Successful Merger Strategies – Part I

The number of credit unions declines every quarter, primarily due to industry consolidation via mergers. There seems to be two different scenarios that act as catalyst for a merger. Often, a smaller credit union is constricted in its ability to offer a full range of services and products to its members, and seeks out a larger credit union with which a merger would develop more complete service for

The number of credit unions declines every quarter, primarily due to industry consolidation via mergers. There seems to be two different scenarios that act as catalyst for a merger. Often, a smaller credit union is constricted in its ability to offer a full range of services and products to its members, and seeks out a larger credit union with which a merger would develop more complete service for the smaller credit union’s members. In other instances, two credit unions of approximately equal size merge as a means of improving member value with improved efficiency and productivity economies of scale afford you.

On January 28th, Rich Helber, CFO of GTE Federal Credit Union, and John Bommarito, CEO of Western Federal Credit Union, shared their merger stories with interested credit union executives at a Callahan & Associates’ webinar event. Rich and John broughtdifferent experience to the table, as the merger scenarios they have encountered reflect the different catalyst scenarios described above.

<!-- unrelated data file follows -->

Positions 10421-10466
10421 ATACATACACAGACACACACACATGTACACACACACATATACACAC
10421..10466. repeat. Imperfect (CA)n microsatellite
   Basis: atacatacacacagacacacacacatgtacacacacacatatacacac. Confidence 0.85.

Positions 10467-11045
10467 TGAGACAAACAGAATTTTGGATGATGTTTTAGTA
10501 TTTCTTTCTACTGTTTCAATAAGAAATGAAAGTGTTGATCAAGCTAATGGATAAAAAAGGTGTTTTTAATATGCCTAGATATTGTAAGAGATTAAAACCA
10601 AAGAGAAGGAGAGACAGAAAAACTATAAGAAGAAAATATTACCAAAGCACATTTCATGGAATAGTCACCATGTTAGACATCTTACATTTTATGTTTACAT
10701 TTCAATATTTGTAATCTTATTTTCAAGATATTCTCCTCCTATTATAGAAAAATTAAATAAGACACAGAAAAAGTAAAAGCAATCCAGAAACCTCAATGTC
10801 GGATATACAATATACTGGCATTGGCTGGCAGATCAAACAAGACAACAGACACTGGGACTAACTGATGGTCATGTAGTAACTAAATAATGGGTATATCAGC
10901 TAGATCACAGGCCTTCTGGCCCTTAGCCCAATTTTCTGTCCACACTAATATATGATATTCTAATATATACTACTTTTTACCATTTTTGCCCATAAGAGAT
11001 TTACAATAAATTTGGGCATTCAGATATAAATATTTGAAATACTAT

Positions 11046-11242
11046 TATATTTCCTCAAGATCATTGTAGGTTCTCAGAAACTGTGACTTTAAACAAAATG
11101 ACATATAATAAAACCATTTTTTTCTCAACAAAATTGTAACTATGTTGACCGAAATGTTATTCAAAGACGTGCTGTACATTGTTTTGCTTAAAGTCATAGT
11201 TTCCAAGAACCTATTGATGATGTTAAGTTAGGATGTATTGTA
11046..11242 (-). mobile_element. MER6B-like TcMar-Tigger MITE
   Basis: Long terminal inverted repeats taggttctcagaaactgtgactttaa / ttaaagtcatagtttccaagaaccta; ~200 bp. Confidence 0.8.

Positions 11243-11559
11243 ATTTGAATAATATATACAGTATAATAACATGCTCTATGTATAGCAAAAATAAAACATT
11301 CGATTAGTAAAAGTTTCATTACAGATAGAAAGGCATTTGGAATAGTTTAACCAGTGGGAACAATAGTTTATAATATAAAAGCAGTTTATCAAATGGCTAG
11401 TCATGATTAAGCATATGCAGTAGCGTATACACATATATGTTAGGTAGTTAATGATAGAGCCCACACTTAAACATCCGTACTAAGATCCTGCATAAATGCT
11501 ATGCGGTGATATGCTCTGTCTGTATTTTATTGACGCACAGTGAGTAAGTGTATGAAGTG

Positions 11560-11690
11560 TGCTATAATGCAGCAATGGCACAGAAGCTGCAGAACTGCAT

Rich Helber explained that GTE’s growth strategy is focused on branch expansion, indirect lending and a deeper penetration of wallet share – mergers are viewed as a windfall. However, they have completed four mergers in the last eighteen months, allwith credit unions considerably smaller than the $1.6 billion institution.

GTE views a merger as a means of growing total membership and evaluates the opportunity in terms of member acquisition cost. If they can acquire members through a merger for less than the $100 per member rate they have determined it costs to acquire amember through marketing, then the merger has its merits and generally outweighs potential capital dilution problems.

While Rich recognizes that every situation is unique, GTE still has policies in place that have helped them become a viable option for so many credit unions in search of a merger partner. Some of these policies include:

  • Retain all employees one year
  • Employees keep salary but may be reassigned duties
  • Employees keep seniority (except in pension)
  • Keep existing facilities open as long as members support them

This approach has attracted GTE to many credit unions in search of a merger, and in the process as led to extremely high retention rates among those members acquired through this process.

In coming weeks look for Part II, summarizing Western Federal Credit Union’s success in merging two credit unions of equal size.


Would you like to hear these credit unions’ stories in their own words? It’s not too late. Pick up a copy of this webinar on CD-ROM at http://www.creditunions.com/store/webcast/Operations/merger.asp

April 26, 2016

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